Monday, September 15, 2014

What to do with a Big Ol' Pumpkin

Welcome to Cooking with Expression -- the successor to Law School's Cooking.  Law school is now over, and we have learned to unleash creativity in cooking like never before.  This blog will strive to push the boundaries of cooking and discover beauty in odd cooking creations.

I invite you to join me on this journey, and leave comments with your own ideas.  Together, we can find even more wonderful expression to unleash in the kitchen.

It has been chilly here in St. Louis today, so what better maiden voyage for this blog than a post about pumpkins--just in time for Fall.

Sometimes during the Fall, you can find gigantic pumpkins at the store for $5, which is a great deal.  If you find yourself resisting the urge to splurge, stop the resistance!  The vitamins, the fiber, the great flavor, the glorious smell--countless reasons to always have pumpkins around.  There are so many things you can do with a pumpkin, it will not go to waste.  And of course, the experimentation is the best part, in my opinion.  Unleash your creativity upon that delicious gourd.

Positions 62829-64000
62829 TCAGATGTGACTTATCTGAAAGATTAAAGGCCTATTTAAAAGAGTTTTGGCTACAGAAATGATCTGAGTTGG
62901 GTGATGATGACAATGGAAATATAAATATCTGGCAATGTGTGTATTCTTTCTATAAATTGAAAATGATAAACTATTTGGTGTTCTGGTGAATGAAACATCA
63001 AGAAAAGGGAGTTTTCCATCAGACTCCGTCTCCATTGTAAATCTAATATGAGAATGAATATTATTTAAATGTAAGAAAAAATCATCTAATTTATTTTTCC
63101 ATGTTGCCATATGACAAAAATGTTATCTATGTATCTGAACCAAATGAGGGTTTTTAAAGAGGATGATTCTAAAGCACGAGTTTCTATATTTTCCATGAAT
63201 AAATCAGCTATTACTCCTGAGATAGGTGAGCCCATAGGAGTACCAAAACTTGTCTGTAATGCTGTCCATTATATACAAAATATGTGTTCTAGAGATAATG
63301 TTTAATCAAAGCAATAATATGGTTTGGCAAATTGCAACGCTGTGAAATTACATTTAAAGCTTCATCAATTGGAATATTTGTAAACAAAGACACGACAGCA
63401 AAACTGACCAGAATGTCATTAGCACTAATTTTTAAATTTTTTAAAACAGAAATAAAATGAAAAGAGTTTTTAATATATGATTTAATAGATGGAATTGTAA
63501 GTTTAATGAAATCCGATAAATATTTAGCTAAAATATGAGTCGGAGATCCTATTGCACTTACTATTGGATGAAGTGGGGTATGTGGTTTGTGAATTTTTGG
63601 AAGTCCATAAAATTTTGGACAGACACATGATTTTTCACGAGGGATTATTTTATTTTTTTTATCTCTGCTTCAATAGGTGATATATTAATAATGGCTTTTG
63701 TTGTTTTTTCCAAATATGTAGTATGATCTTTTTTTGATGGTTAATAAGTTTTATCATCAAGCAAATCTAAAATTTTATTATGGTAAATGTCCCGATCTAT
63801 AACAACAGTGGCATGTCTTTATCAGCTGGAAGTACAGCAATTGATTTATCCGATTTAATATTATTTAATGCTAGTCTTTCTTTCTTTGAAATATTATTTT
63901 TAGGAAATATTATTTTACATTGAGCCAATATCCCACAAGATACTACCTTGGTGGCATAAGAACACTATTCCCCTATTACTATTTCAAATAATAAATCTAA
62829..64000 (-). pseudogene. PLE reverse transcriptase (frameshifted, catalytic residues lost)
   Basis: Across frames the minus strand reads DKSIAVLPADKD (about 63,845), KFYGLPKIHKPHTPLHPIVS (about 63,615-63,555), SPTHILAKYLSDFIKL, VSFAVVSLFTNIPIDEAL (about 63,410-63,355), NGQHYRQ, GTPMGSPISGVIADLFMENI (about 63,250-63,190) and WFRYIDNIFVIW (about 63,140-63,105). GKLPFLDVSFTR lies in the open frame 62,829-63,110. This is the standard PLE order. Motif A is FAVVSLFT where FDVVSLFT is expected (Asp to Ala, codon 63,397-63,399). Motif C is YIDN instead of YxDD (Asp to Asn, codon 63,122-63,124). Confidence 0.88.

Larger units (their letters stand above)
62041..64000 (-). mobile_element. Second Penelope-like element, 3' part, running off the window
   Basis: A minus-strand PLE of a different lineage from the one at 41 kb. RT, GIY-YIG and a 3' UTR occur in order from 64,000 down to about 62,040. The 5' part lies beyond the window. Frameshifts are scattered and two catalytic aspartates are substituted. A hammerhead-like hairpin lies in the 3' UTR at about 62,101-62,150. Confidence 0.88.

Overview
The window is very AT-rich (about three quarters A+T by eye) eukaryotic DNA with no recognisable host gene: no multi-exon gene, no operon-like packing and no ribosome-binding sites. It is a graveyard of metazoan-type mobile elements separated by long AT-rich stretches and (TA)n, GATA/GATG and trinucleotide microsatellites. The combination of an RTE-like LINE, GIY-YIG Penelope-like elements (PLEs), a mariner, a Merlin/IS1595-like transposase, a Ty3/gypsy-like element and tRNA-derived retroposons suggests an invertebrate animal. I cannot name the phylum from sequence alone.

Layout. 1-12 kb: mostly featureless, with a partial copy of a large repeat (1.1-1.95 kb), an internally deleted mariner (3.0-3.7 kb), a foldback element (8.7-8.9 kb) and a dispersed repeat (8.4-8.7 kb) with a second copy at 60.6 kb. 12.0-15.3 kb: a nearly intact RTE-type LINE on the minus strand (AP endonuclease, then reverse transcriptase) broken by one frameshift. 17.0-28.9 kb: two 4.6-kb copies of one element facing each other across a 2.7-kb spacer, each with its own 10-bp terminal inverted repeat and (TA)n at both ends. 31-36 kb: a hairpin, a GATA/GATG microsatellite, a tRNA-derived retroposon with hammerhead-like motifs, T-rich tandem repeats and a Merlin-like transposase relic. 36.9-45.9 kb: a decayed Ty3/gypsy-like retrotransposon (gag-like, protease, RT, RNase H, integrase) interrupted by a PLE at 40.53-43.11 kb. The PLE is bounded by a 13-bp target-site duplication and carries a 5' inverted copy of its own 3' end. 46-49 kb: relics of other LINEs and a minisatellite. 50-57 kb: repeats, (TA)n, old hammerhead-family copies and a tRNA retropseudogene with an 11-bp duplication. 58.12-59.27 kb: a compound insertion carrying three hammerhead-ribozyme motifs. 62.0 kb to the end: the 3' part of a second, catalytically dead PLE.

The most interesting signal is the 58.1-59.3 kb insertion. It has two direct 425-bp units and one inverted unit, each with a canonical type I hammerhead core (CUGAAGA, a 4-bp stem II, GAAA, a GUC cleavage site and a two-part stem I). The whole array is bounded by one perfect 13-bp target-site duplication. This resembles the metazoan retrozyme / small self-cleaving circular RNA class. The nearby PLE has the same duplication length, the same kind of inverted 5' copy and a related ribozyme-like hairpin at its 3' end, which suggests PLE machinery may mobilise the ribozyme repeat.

Basically, my plan for this Fall is to cook and eat pumpkin in a variety of delicious dishes until we get sick of them.  Here are some ideas I'm planning to implement this Fall.

Note: The large pumpkins that are inexpensive (that I buy) are not the sweetest pumpkins out there.  There are smaller ones that typically have names with the word "sweet" in them, so if you're looking for a sweeter flavor and are confused why your pumpkin doesn't taste like canned pie filling, that's why.

First of all, start by roasting it, 1/4 of it at a time.  Cut it in half lengthwise, scoop out seeds to throw away or give to a friend who knows how to deal with them (I personally am not willing to undergo the headache of washing them), then cut the halves in half.  For each quarter, place in a greased baking pan, skin-side up, and roast at 400º for about an hour.

And then the fun begins...

1. Pumpkin Bread and Pumpkin Bread Muffins

2. Vegan Pumpkin Soup

3. Pumpkin Oatmeal (in a crockpot!)

4. Pumpkin Tofu Smoothie
(Don't feel required to use the particular brand--experiment with what you have.  Soft tofu is best, and leaving the water in adds moisture, so you don't even need to add milk.)

5. Pumpkin Pie

Gluten-free, dairy-free, and soy-free:

Gluten-free, dairy-free:

Variation 1: Make a tofu pumpkin smoothie like above, with a bit more sugar, and without liquid from the tofu package, you can pour it into a pie crust and firm it up in the fridge.

Variation 2: If you are not cooking the pie, then you can use a raw crust made from pureeing nuts (almonds or pecans) and raisins in a food processor, with some cinnamon and nutmeg.  It will form a thick sticky paste.  Form the paste to the bottom of a pie pan to make the crust, then pour the tofu mixture into the crust and refrigerate until it firms up.  Sprinkle pecans and/or cinnamon on top to serve.

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